Here's What 5 Major Telecom Providers Had To Say About Plans For 2017 And Rampant M&A Rumors

Telecoms Unite

Down the road from CES 2017, last week was Citi's Internet, Media and Telecommunications Conference in Las Vegas last week. At the show, executives from a slew of global telecom companies, service providers, and media companies shared what their respective companies have been up to, what their plans were for 2017, and even addressed industry speculation in some cases around the changing political climate and potential merger and acquisition plans.

Here is a selection of five of the largest telecom providers and what they had to say at the conference.


Dallas-based AT&T was all-in on 5G at this year's telecom conference. John Donovan, chief strategy officer and group president of AT&T's Technology and Operations unit, discussed the carrier's 5G strategy for this year.

Donovan said that the 5G enterprise wireless trials that AT&T has been conducting have been going very well, and that the carrier would be taking the next step with a trial involving its streaming TV service, DirectTV Now. The DirectTV Now trial will beam the DirectTV Now service to select homes in Austin, Texas, using a 5G wireless service, despite 5G industry standards not being finalized yet.

"Our strategy all along has been to … try to pull the standards up as fast and furious as we can," Donovan said. "We are very optimistic."

CenturyLink and Level 3 Communications

CenturyLink and Level 3 participated in a joint presentation at the conference this year following the providers' plans to merge that was announced at the end of Oct. 2016. During the segment, both providers shared the rationale behind the decision to combine forces with one another.

Stewart Ewing, CenturyLink's CFO, explained that with its big base of enterprise customers, combined with Level 3's reach, the joint company would scale to become second-largest telecommunications provider in the U.S. in terms of business revenue.

Jeff Story, CEO of Level 3, added that the new company would be able to better provide business-grade solutions, such as expanded bandwidth, software-defined networking, and hybrid IT services.

"Level 3 and CenturyLink combined with have about 76 percent of revenue coming from business customers," Story said. "We like the focus of the combined business and think that that's a huge advantage."


Wireless provider Sprint was the last telecom to take the stage at this year's conference. Sprint CEO Marcelo Claure took to the stage to give an update on the company's five-year turnaround strategy.

Claure said that Sprint has been busy bettering its network. The company went from being ranked in last place out of the four major wireless carriers in the U.S. five years ago, to landing in the second and third spot in voice and network strength across several popular market research surveys, such as J.D. Power, he said.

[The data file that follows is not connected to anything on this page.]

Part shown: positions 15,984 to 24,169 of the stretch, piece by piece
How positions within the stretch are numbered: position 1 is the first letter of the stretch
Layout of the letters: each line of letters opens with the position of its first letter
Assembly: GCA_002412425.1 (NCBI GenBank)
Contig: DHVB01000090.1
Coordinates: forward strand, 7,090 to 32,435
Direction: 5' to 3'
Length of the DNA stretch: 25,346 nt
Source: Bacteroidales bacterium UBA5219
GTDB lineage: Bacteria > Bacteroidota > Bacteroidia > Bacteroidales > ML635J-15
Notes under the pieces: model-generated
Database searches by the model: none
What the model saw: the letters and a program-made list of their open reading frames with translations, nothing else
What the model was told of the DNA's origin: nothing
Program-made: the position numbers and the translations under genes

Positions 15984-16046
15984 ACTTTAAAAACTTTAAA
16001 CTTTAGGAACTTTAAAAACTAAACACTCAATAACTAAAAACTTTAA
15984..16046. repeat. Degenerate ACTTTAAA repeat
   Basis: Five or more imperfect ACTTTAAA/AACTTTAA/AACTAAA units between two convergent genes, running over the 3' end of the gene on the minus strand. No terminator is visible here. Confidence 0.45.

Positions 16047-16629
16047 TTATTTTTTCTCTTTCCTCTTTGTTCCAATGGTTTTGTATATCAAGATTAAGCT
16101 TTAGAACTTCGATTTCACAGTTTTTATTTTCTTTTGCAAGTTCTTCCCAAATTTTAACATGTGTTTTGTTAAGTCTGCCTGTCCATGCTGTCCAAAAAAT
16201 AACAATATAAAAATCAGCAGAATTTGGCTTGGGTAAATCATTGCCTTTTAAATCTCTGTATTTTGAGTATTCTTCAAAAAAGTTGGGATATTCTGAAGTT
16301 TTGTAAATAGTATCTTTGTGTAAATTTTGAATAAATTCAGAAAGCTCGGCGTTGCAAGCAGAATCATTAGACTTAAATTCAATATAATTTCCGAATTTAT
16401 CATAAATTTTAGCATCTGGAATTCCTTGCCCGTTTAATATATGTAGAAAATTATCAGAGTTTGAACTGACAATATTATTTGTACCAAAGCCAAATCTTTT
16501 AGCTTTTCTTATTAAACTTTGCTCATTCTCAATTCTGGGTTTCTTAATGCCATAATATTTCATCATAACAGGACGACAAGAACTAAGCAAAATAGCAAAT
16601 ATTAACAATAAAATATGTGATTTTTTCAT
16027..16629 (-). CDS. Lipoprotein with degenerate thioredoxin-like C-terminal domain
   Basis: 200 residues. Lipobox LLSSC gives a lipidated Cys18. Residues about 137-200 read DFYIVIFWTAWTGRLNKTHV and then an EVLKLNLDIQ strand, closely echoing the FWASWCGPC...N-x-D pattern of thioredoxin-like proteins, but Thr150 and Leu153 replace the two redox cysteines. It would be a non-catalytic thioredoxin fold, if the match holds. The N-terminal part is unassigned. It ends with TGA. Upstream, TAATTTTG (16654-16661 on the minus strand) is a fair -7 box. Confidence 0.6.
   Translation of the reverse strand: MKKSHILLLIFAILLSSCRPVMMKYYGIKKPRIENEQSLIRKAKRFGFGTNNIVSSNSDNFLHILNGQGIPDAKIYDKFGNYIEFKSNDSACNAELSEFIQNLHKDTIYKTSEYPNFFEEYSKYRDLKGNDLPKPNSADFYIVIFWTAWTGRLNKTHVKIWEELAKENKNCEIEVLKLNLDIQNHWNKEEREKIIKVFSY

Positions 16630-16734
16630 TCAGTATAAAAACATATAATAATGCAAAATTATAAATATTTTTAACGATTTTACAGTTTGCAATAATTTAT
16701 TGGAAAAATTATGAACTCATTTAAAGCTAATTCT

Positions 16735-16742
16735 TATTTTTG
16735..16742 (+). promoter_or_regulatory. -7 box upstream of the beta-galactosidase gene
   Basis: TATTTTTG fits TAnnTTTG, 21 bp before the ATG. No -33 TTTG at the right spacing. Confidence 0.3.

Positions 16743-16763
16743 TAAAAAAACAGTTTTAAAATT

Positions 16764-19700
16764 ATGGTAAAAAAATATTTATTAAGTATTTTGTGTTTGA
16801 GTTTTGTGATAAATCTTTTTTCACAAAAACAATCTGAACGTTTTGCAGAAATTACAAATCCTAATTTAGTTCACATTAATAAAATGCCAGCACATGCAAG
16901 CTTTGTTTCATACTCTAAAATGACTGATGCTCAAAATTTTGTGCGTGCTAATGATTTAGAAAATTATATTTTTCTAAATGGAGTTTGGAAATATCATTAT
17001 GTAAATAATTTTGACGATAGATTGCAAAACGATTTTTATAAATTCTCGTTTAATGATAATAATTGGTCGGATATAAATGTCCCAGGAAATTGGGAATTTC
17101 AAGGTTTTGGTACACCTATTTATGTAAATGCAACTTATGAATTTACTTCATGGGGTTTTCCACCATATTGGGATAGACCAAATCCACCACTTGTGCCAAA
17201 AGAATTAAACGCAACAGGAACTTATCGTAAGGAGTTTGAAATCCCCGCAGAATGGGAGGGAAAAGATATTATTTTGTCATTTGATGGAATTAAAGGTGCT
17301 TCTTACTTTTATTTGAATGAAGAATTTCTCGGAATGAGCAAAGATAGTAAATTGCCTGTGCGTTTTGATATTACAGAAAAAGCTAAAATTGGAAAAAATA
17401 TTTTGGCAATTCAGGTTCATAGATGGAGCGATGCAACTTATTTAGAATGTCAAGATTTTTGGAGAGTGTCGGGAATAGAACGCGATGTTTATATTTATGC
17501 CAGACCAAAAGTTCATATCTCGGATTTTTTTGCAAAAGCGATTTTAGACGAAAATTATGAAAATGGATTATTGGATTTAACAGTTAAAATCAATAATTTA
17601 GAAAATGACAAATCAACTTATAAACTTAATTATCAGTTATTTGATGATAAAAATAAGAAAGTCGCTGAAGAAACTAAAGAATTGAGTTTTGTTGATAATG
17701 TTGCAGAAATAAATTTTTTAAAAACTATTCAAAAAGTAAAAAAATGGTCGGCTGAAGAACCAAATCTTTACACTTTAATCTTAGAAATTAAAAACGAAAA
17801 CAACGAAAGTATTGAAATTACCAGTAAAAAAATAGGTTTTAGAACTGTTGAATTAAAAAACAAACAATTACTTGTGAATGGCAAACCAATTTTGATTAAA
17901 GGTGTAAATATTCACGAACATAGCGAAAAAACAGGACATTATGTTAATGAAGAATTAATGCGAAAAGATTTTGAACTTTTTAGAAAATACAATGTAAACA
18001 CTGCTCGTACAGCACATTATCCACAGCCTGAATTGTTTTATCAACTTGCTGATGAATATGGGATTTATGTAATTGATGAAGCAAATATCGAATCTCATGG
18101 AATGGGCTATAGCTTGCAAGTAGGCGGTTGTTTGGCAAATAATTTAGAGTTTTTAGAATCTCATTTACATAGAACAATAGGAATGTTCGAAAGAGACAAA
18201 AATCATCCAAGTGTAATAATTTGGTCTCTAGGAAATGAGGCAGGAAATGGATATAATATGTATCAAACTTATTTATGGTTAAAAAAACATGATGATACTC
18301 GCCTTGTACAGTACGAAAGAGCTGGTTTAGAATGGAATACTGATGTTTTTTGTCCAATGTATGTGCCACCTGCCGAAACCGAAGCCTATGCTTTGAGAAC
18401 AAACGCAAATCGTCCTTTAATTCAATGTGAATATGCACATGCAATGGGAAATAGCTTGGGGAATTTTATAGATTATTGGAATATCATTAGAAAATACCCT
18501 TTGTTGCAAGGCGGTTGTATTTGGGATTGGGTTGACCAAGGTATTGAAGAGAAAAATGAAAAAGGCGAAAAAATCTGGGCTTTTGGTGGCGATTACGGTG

Claure also addressed speculation around whether Sprint could be acquired or merge with another company in 2017.

"It's nice to have options … I think we are going to be a formidable partner to potentially merge with another carrier, we are going to be great if a cable company sometime decides there could be a potential merger, but … I am putting my energies into making sure we have a great business so we have opportunities when the time is right."


T-Mobile's CFO Braxton Carter said that one of the "uncarrier's" priorities in 2017 was to "continue with the amazing work" in building out its network. Carter said that CTO Neville Ray and his team have been able to overcome the historical difference that T-Mobile's network has had when compared to the networks of the incumbent carrier competition.

Ray, alongside Carter, said that T-Mobile would be working on advancing to gigabit speeds over LTE. Like its competition, T-Mobile is also conducting 5G trials, but unlike competitor AT&T, T-Mobile doesn't expect the technology to take off for another four to five years, Ray said.

In setting up for CEO John Legere's series of announcements that were made at CES 2017 the next day for cellular customers, Carter promised that T-Mobile would be continuing with its "absolute disruption and innovation" that the provider is bringing to the wireless industry.


Verizon's Marni Walden, executive vice president and president of product innovation and new businesses at Verizon Communications, kicked off the Basking Ridge, N.J.-based carrier's segment by addressing its priorities for the New Year, which included its core networking services, and developing around 4G and 5G technologies.

Verizon will make "disciplined investments" for growth in 2017, but the carrier will also be focusing much of its energies on integrating the recent technologies and companies it acquired in 2016 and 2015, including its Fleetmatics fleet management purchase, as well as its AOL assets, Walden said.

Walden also took questions around the pending Yahoo acquisition, and whether the ailing Internet giant's publicized security breaches would impact the purchase.

"Unfortunately, I can't sit here with confidence and say one way or the other, because we still don't know. There's some things that have to be completed in the investigation … so with time we will have answers to those questions, but we will be very responsible about what we do to make sure we are getting value out of the asset and doing the right thing for our shareholders," Walden said.